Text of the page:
Week in review: 8 biggest healthcare stories this week

Stay in the know with Becker's Hospital Review's weekly roundup of the nation's biggest healthcare news. Here's what you need to know this week.

1. CMS announces 2016 IPPS proposed rule
CMS released its proposed rule for the fiscal year 2016 Medicare inpatient prospective payment system, and many providers will see increases in their Medicare reimbursements next year. CMS projects total Medicare spending on inpatient hospital services will increase by about $120 million in fiscal 2016. While it did not discuss or make any recommendations regarding its two-midnight policy, the agency did note it is considering feedback and recommendations from the Medicare Payment Advisory Commission concerning this provision. Concerning the Hospital Inpatient Quality Reporting program, CMS recommended adding eight new measures for FY 2018 and the years after. For more information on the proposed rule's changes to the Hospital Value-Based Purchasing program, the Bundled Payments for Care Improvement initiative and the comment period, click here.

2. Proposed CMS 2016 IPPS rule would increase MU payments 1.1%
CMS' proposed rule for the fiscal year 2016 Medicare inpatient prospective payment system includes changes to meaningful use reimbursement. The new rule proposes meaningful users of EHRs that also report quality measures receive a 1.1 percent increase in Medicare operating rates. Those that do not report quality data would lose a quarter of the market basket update (2.7 percent), and those that are not meaningful users of EHRs would lose one half the market basket update in FY 2016.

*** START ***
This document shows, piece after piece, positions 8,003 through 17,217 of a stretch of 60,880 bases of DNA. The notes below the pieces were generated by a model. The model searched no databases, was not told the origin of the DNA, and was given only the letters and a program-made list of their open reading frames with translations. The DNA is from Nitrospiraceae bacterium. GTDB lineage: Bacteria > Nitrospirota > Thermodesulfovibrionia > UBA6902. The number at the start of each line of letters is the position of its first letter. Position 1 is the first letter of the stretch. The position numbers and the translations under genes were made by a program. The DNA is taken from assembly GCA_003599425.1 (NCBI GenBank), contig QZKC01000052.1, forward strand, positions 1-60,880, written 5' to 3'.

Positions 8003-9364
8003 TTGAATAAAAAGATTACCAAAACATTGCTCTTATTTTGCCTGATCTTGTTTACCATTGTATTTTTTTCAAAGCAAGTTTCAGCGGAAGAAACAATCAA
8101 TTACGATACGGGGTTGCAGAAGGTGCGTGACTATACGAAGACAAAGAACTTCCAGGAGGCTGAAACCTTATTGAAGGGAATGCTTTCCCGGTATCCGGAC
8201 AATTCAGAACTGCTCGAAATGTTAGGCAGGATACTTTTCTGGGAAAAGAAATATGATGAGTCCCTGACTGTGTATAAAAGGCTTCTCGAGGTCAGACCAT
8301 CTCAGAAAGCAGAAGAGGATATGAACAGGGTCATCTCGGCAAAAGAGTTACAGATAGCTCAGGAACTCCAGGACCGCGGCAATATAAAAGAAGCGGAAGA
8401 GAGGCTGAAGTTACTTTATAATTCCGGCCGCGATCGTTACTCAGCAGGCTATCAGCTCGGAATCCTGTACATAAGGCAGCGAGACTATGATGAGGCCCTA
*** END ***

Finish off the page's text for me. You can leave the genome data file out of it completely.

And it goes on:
3. Ice cream-linked listeria outbreak case counts grow
As of Tuesday, 10 people in four states were ill with listeriosis linked to the Texas-based ice cream maker Blue Bell Creameries. Previously, eight known people were ill. Blue Bell Creameries has voluntarily recalled all of its products currently on the market — more than 8 million gallons of ice cream across 23 states — made at all of its facilities. The ice cream producer previously had recalled a limited number of its products and closed one factory in Oklahoma. The outbreak started in March when five patients in a Kansas hospital fell ill with listeriosis. Three of those patients later died. Other people who have fallen ill with listeriosis are in Arizona, Oklahoma and Texas.

4. OIG releases Medicaid Fraud Control Units report: 5 findings
Medicaid Fraud Control Units across the U.S. reported 1,318 criminal convictions in fiscal 2014, close to the 1,344 criminal convictions in 2013, according to the HHS Office of Inspector General's Medicaid Fraud Control Units Fiscal Year 2014 Annual Report. Three-quarters of the criminal convictions in fiscal 2014 were for fraud, consistent with recent years, and monetary recoveries in criminal cases reached nearly $300 million.MFCU convictions in FY 2014 led to the exclusion of 1,337 providers from federal healthcare programs. According to the report, the Fraud Control group reported 874 civil settlements and judgments in fiscal 2014, and of the 874 civil settlements and judgments that MFCUs obtained, most involved pharmaceutical manufacturers, pharmacies, and suppliers of durable medical equipment.